The Minolta Maxxum 70-210mm F4 was known as Minolta’s beercan lens.
It was named beercan lens for the fact that the zooming in and out did not change the length of the lens and was all performed internally. Besides that, with the caps on it looked like the size and shape of a large beercan.
It was probably one of the best consumer priced lenses ever built, which could produce the results of an 80-200mm F2.8 wedding lens, although, with slightly less bokeh and needing more light.
It’s greatest power is portraits at F4, but even for landscape photography, this lens is reliable all the way down to F32. Combine this with far superior lens coatings than any other lens I know.
It should not be compared to an apochromatic lens, since it will show purple fringing, especially noticeable, if used in combination with the Alpha 99 Mark II.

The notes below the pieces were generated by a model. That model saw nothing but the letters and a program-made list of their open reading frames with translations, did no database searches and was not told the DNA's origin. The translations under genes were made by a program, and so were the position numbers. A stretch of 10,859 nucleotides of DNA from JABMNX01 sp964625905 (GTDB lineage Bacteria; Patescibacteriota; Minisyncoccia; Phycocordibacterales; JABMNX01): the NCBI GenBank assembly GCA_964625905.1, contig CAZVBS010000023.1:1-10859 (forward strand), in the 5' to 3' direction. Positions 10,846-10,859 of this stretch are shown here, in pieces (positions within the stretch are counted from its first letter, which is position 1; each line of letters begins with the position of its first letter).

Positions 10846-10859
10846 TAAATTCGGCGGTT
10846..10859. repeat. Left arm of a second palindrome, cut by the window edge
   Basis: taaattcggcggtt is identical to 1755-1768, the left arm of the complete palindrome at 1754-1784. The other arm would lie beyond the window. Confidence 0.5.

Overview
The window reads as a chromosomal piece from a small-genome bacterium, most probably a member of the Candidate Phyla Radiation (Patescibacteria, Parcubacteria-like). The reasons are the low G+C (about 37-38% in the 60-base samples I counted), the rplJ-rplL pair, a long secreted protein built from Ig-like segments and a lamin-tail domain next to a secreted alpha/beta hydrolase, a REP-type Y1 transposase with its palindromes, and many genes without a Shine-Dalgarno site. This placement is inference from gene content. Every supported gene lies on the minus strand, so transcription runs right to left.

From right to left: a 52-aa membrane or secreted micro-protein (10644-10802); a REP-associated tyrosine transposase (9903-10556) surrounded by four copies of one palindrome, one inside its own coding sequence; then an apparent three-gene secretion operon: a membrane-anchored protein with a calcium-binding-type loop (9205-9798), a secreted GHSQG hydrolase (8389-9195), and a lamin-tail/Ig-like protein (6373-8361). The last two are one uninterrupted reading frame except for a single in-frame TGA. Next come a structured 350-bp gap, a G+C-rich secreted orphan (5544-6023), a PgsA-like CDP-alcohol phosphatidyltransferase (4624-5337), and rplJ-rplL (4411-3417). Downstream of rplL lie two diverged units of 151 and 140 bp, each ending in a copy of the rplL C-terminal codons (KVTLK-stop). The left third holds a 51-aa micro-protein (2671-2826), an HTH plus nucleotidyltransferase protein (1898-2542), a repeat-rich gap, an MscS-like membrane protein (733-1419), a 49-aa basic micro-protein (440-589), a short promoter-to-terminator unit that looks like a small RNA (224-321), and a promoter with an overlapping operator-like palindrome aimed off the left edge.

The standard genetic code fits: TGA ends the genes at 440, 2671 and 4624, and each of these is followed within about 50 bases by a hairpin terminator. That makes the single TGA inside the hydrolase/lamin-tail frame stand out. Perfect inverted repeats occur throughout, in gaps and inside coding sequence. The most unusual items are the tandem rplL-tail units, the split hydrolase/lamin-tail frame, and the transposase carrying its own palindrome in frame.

The lense consisted of twelve elements in nine groups and delivered f4 aperture throughout its full zoom range. A minimum focus distance of 1 meter was required, but could also be used as a distant macro lens. Also the 55mm filter diameter was of great benefit, one filter size fit many of Minolta’s A-Mount lenses.
This lens is maximum bang for the buck, even when compared to all previous, current and future lenses.
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